10 April 2009

The Decay of the American Dream

The Decay of the American Dream
I saw a woodpecker today, pecking.
Peck, peck pecking,
On a wooden fence.

Peck, peck, pecking on a white wooden fence.

I said, to the woodpecker,
Why, you are mis-taken,
You, pecking on that white wooden fence.

There are no grubs within,
No homely hollow to harbor your heavy head,
Tired, from pecking that white wooden fence.

There is no inside,
Only the otherside,
A woody illusion, deluding your birdy brain.

I pleaded with the woodpecker, as he pecked,
Peck, peck, pecked that white wooden fence.
Move on! Make haste!

The woodpecker paused,
He fluttered off.
I do not think he heard.

My plea, drowned out by that futile peck, peck, pecking,
On that white wooden fence.

05 April 2009

The Crossroads of Archaeology: Navigating the World Between Disciplines

I was nominated and chosen to deliver the student address at Butler's College of Liberal Arts and Sciences spring awards ceremony. The following is the speech manuscript.

As an aspiring archaeologist I sit at a contested point between endeavors in the humanities and the sciences. A great deal of critical commentary in recent years has concerned the negotiation of the archaeological identity. Are we scientists practicing within the rigors of replicability and objective method? Or, are we humanists, enveloped in a futile struggle between subjectivity and authority?

The professional discourse is still undecided. But, what being in this college has imparted to me in four years is the importance of resisting disciplinary constraints which compel us to choose either or.

In my honors thesis I look at archaeology through an ethnographic lens, examining the culture of the archaeologists themselves. I use perspectives from socio-cultural anthropology, photography and the sociology of science.

Interdisciplinary is what some call a buzz word. But, I think this is more than trendy borrowing from an array of disciplines. In its best form, interdisciplinarity engenders an organic perspective of open-endedness. As liberal artists we’re asking the big questions about identity, authority, and what it means to be a responsible human in an increasingly contested, post-modern world. By being interdisciplinary we need to wander the world between disciplines. There, we not only learn useful tools and perspectives from other worlds, but can begin to see the limits of our own.

We should not be threatened by the so-called intellectual anarchy in the space between disciplines. The separations and borders within the scholarship are by no means natural, predetermined or necessary. They are artifacts protecting our capability of rationalizing the world through a narrow perspective.

When I began to approach archaeology, I was guided by my passion for the field and those practicing in it. In my attempt understand knowledge in this field, I needed to adopt methods from cultural anthropology and photography to understand it. I was guided by my curiosity and not by strict archaeological methods.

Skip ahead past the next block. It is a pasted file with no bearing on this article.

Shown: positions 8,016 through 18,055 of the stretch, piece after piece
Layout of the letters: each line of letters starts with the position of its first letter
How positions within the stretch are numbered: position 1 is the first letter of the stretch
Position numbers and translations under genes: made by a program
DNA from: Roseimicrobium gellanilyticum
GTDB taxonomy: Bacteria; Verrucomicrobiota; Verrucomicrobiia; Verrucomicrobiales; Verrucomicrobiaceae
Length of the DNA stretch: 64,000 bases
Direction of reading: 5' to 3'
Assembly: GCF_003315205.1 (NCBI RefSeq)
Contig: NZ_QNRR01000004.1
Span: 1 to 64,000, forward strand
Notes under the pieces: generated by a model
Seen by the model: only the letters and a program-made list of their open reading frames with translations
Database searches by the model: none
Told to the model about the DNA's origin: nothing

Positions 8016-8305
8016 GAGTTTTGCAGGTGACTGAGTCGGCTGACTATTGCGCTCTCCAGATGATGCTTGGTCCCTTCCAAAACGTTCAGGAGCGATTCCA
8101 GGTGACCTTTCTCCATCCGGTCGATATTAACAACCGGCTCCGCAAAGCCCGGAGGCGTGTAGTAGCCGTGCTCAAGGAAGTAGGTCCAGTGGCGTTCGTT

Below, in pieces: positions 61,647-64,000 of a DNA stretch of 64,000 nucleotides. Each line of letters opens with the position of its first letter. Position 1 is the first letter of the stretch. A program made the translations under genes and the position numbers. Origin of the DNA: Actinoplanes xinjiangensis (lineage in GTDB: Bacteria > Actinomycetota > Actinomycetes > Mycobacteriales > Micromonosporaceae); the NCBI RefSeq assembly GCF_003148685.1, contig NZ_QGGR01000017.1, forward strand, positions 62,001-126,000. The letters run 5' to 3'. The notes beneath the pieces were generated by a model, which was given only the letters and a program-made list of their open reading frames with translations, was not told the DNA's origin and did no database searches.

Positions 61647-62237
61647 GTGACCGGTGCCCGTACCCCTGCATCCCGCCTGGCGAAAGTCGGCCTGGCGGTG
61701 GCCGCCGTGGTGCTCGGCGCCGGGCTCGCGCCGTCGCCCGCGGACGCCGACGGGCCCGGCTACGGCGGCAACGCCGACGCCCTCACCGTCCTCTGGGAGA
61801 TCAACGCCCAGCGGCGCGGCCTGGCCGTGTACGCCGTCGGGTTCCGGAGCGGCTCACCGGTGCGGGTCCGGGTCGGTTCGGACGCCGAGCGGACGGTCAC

It is this way of navigating the world, led by properties of our passions and by adopting a pragmatic method, that we will escape a narrow focus on disciplinary knowledge. In the borderlands, having escaped the comforting net of our discipline, we can see sameness and difference in new ways; a perspective which transcends separations in the academy.

So what is the tangible benefit for liberal artists? Whether we spend our lives in academia, or step out of the ivory tower, I think everyone can benefit from a success bred by seeing the world as full of influences instead of constraints. We learn to critically resist objectivism, dualisms and the status quo; things paramount to making a difference.

This may not translate to the world at large, this so-called professional world. But what more is this common sense professionalism than an excuse to ensure job security and work towards that cushy American dream life? What more is it than an excuse to forget the areas in-between?

Interdisciplinarity and the liberal arts demonstrate that limitless intrigue epitomizes learning; not GPAs, test scores and degrees. It demonstrates that we cannot and should not bound our pursuit of knowledge to the conventional means of evaluation and compensation of the "real" world.

The real world remains blind to the possibilities of the in-betweens, it remains a world of either-ors, of categories. But there can be no end to this learning and investigation as we tear down boundaries one after another. We, as students of LAS, should change definitions of success and professionalism with this in mind. We should take and cherish this lesson through economic highs and lows, begin to challenge the present and mold the boundless potentiality of our futures.